• “Unruly Borders, Bodies, and Blood: Mexican ‘Mongrels’ and the Eugenics of Empire.” Journal for the History of Rhetoric, vol. 24, no. 1, 2021. (Legal and scientific rhetorics)
  • “Disabled and Undocumented: In/visibility at the Borders of Presence, Disclosure, and Nation.” RSQ, vol. 50, no. 3, 2020, pp. 203-211. (Legal and scientific rhetorics)
  • Cedillo, Christina V., and Phil Bratta. “Relating Our Experiences: The Practice of Positionality Stories in Student-Centered Pedagogy.” College Composition and Communication, vol. 71, no. 2, 2019, pp. 215-240. (Embodiment; critical pedagogy)
  • “What Does It Mean to Move?: Race, Disability, and Critical Embodiment Pedagogy.” Composition Forum, vol. 39, 2018. (Legal and scientific rhetorics; critical pedagogy)
  • “Diversity, Technology, and Composition: Honoring Students’ Multimodal Home Places.” Present Tense: A Journal of Rhetoric in Society, vol. 6, no. 2, 2017. (Multimodality; digital rhetorics and technology)

Courses (Current Academic Year)

Fall 2023-Summer 2024

  • WGST 1301: Gender Matters: Introduction to Women’s and Gender Studies (Theme: Gender in a Global Context)
  • WRIT 3304: Writing for Education (Theme: Professional Workplace Genres) 
  • WRIT 3305 - Advanced Writing for Humanities (Theme: Narrating Ethnic Houston [Digital Humanities course incorporating a variety of textual analysis, delivery, and archival tools])
  • WRIT 3312 - Written Communications in Business (Theme: Ethics in Communication)
  • WRIT 3315: Advanced Technical Writing (Themes include: Critical Embodiment; Writing for the Web)

Research Projects

With Ada Hubrig and Marilee Brooks-Gillies, eds. Rhetorical Approaches to Critical Embodiment: Diverse Perspectives on Academia, Activism, and Everyday Life. Writing in diverse genres and across subfields, multiply marginalized authors discuss the many reasons why we must deconstruct whitestream notions of “the body” to center real people in academic and everyday spaces. (Essay collection, in progress)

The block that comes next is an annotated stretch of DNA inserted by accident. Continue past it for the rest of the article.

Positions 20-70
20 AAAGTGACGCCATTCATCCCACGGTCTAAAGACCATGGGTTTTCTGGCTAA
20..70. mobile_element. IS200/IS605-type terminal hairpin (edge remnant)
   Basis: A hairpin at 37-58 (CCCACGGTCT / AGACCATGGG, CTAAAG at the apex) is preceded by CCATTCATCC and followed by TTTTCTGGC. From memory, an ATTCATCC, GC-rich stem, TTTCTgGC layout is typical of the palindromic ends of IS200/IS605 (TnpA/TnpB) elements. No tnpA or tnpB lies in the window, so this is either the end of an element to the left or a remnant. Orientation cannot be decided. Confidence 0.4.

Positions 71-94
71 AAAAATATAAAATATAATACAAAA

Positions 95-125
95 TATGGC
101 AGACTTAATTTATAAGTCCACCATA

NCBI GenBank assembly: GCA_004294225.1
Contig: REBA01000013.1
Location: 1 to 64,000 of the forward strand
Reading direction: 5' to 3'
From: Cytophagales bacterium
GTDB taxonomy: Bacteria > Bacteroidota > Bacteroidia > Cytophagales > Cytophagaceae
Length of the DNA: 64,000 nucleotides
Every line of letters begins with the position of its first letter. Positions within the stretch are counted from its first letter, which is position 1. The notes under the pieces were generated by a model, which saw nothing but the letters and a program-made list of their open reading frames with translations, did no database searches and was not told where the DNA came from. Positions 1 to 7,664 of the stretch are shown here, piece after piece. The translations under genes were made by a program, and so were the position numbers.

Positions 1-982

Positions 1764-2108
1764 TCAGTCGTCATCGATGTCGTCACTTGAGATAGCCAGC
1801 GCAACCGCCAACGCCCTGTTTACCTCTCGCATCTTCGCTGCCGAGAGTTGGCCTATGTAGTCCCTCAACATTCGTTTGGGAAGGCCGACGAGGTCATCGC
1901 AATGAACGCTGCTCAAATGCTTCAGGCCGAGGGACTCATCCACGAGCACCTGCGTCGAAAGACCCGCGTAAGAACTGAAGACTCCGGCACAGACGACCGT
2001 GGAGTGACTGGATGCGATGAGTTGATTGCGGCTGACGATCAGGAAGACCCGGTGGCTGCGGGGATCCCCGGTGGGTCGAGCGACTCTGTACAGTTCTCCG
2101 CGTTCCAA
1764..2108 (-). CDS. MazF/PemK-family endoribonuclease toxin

Embodying the Struggle: The Multimodal Rhetorics of Women of Color Activists. Drawing on critical race studies, women of color feminisms, and multimodal rhetorics, this monograph examines how Black, Native, and Latinx women activists of the 20th and 21st centuries have engaged multimodal rhetorics and technologies to secure public platforms and promote social justice. (Monograph project, in progress)

Awards and Accomplishments

  • Digital Ethnic Futures Consortium (DEFCon) Teaching Fellow, 2022-2023. 
  • NCTE Leadership Award for People with Disabilities, National Council of Teachers of English, 2021.
  • Texas Research & Scholarship Award winner, UHCL Center for Faculty Development, 2021.
  • Scholarship to Improve Higher Education Award winner, UHCL Center for Faculty Development, 2019.
  • The Smitherman/Villanueva Scholarly Writing Retreat, Stanford University, July 31-August 4, 2017. Invited participant.